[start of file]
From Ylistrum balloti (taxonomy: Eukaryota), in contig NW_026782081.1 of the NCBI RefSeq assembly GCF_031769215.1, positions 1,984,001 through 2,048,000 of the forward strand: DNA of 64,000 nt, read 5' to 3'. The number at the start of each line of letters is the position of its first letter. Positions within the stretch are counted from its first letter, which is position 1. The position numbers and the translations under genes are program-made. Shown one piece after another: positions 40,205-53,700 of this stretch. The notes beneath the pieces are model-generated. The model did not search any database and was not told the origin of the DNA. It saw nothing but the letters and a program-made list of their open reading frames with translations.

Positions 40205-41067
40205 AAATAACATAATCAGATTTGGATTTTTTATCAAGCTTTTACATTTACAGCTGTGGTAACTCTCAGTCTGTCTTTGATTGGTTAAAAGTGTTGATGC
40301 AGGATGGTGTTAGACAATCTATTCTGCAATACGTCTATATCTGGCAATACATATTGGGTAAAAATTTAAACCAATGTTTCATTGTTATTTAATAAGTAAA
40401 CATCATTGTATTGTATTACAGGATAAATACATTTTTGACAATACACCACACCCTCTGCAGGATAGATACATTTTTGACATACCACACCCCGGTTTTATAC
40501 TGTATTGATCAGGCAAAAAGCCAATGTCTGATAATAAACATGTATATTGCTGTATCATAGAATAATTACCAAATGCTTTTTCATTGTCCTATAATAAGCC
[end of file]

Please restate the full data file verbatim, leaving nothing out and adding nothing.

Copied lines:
From Ylistrum balloti (taxonomy: Eukaryota), in contig NW_026782081.1 of the NCBI RefSeq assembly GCF_031769215.1, positions 1,984,001 through 2,048,000 of the forward strand: DNA of 64,000 nt, read 5' to 3'. The number at the start of each line of letters is the position of its first letter. Positions within the stretch are counted from its first letter, which is position 1. The position numbers and the translations under genes are program-made. Shown one piece after another: positions 40,205-53,700 of this stretch. The notes beneath the pieces are model-generated. The model did not search any database and was not told the origin of the DNA. It saw nothing but the letters and a program-made list of their open reading frames with translations.

Positions 40205-41067
40205 AAATAACATAATCAGATTTGGATTTTTTATCAAGCTTTTACATTTACAGCTGTGGTAACTCTCAGTCTGTCTTTGATTGGTTAAAAGTGTTGATGC
40301 AGGATGGTGTTAGACAATCTATTCTGCAATACGTCTATATCTGGCAATACATATTGGGTAAAAATTTAAACCAATGTTTCATTGTTATTTAATAAGTAAA
40401 CATCATTGTATTGTATTACAGGATAAATACATTTTTGACAATACACCACACCCTCTGCAGGATAGATACATTTTTGACATACCACACCCCGGTTTTATAC
40501 TGTATTGATCAGGCAAAAAGCCAATGTCTGATAATAAACATGTATATTGCTGTATCATAGAATAATTACCAAATGCTTTTTCATTGTCCTATAATAAGCC